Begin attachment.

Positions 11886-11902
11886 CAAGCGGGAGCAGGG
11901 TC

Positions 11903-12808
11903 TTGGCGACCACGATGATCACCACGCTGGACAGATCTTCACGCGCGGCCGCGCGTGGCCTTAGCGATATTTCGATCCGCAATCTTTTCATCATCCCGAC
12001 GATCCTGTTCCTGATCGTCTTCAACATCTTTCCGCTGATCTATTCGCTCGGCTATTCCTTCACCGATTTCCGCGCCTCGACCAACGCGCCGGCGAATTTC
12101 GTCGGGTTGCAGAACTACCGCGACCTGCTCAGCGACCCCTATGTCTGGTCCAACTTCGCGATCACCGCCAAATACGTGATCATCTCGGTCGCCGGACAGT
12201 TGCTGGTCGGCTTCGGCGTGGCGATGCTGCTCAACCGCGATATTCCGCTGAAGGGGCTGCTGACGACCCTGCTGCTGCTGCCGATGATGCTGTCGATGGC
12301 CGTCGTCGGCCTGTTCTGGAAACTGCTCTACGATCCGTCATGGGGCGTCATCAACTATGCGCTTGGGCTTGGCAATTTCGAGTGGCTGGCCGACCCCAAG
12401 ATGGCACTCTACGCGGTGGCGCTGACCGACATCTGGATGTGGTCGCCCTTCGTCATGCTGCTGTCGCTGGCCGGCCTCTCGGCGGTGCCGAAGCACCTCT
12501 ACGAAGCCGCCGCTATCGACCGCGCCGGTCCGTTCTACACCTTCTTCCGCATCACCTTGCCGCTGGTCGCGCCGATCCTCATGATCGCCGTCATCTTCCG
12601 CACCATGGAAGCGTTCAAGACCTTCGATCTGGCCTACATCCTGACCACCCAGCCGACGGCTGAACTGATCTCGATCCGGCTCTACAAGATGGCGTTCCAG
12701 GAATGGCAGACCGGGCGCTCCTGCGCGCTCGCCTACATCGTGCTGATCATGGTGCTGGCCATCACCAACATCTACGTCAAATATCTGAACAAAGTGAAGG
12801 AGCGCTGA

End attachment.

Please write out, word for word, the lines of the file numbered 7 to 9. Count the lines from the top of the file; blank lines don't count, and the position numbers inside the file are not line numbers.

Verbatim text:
12101 GTCGGGTTGCAGAACTACCGCGACCTGCTCAGCGACCCCTATGTCTGGTCCAACTTCGCGATCACCGCCAAATACGTGATCATCTCGGTCGCCGGACAGT
12201 TGCTGGTCGGCTTCGGCGTGGCGATGCTGCTCAACCGCGATATTCCGCTGAAGGGGCTGCTGACGACCCTGCTGCTGCTGCCGATGATGCTGTCGATGGC
12301 CGTCGTCGGCCTGTTCTGGAAACTGCTCTACGATCCGTCATGGGGCGTCATCAACTATGCGCTTGGGCTTGGCAATTTCGAGTGGCTGGCCGACCCCAAG